Glory of Commerce

  • Sculptor: Jules-Felix Coutan
  • Dedicated: 1914
  • Medium and size: Limestone, overall 50 x 60 feet; Mercury is 28 feet
  • Location: Grand Central Terminal, roof of south facade, 42nd Street and Park Avenue
  • Subway: 4, 5, 6 to Grand Central - 42nd Street

Glory of Commerce

What Big Feet You Have!

Coutan made a quarter-size clay model in France for this sculptural group, which was carved by William Bradley & Son of Long Island City. Using pneumatic chisels, they completed the work in 2 weeks. It’s an enormous piece: the clock is 13 feet in diameter, and Mercury is 28 feet high. This photo of a child in the Bradley studio gives a sense of scale.

Hermes girl

Grand Central’s Architect Explains The Sculpture

Whitney Warren, one of the architects of Grand Central Terminal, explained the motive of its facade as

an attempt to offer a tribute to the glory of commerce ... as typified by Mercury, supported by moral and mental energy - Hercules and Minerva. All to attest that this great enterprise has grown and exists, not merely from the wealth expended, nor by the revenue derived, but by the brain and brawn constantly concentrated upon its development for nearly a century. --Whitney Warren in the New York Times, 2/2/1913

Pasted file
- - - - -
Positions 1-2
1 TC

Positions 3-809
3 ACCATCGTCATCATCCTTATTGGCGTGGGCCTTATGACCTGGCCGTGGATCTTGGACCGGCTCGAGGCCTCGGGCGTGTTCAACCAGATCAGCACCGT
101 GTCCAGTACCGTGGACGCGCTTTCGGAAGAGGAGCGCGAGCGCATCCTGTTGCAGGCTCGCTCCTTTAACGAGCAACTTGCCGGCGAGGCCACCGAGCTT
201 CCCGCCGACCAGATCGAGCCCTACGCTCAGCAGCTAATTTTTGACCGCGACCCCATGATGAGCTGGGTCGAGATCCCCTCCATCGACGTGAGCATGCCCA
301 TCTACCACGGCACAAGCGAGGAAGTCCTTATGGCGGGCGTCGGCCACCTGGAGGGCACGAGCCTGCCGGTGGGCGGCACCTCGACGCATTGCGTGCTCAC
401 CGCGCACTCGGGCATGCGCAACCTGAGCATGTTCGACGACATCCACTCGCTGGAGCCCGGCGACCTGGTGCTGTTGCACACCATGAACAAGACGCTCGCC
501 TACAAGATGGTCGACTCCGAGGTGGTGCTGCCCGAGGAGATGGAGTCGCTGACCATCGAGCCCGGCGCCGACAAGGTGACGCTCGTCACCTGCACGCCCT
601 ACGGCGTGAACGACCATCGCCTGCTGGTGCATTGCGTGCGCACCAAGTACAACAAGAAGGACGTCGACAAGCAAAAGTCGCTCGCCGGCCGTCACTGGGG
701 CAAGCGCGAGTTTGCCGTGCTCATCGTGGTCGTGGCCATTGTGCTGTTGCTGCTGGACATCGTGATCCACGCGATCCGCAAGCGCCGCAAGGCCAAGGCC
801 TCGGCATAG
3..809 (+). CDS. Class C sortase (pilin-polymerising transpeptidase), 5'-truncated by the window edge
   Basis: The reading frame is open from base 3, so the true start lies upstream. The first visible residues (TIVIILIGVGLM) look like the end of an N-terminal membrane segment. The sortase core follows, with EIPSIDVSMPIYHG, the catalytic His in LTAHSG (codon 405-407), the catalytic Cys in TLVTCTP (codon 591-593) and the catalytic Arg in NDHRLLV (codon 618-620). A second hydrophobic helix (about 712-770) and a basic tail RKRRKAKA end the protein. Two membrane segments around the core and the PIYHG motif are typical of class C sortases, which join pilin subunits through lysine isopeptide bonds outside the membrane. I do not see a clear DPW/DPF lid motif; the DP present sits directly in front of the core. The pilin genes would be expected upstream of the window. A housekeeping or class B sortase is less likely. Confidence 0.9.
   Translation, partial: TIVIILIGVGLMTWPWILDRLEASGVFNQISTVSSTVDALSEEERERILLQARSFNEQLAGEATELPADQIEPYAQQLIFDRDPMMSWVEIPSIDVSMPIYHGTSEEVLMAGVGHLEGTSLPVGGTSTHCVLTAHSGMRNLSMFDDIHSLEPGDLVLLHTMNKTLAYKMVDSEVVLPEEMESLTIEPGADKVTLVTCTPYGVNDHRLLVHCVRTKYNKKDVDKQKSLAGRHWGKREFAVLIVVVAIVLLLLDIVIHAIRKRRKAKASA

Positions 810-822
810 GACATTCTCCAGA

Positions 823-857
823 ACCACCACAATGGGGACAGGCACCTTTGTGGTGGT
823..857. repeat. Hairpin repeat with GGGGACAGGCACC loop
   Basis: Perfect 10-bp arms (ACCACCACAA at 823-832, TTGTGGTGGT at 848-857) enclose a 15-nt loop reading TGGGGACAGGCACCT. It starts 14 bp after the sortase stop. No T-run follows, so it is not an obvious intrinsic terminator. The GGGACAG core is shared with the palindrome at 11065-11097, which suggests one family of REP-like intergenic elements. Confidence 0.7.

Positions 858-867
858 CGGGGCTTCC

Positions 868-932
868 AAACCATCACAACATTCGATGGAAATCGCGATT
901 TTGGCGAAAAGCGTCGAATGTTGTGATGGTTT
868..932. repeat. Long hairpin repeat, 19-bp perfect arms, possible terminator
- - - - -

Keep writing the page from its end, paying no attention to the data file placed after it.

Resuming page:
Railroads in New York and the Construction of Grand Central Terminal

On the expansion of railroads in the United States, see CooperHolley, Vanderbilt, Glory of Commerce, and Rea.

The fascinating story of Grand Central Terminal and its predecessors is told in Kurt C. Schlichting’s Grand Central Terminal: Railroads, Engineering, and Architecture in New York City. Here’s Grand Central Terminal from the south, as it appeared before the construction of the Pan Am Building; the “air rights” buildings line Park Avenue in the background.

GCT air rights 
buildings

“Travel,” by Edna St. Vincent Millay

Read this aloud: you can feel the rhythm of the train.

The railroad track is miles away, 
And the day is loud with voices speaking, 
Yet there isn't a train goes by all day 
But I hear its whistle shrieking.

All night there isn't a train goes by, 
Though the night is still for sleep and dreaming, 
But I see its cinders red on the sky, 
And hear its engine steaming.

My heart is warm with friends I make, 
And better friends I'll not be knowing; 
Yet there isn't a train I wouldn't take, 
No matter where it's going. 

Cross Reference

Copyright (c) 2013 Dianne L. Durante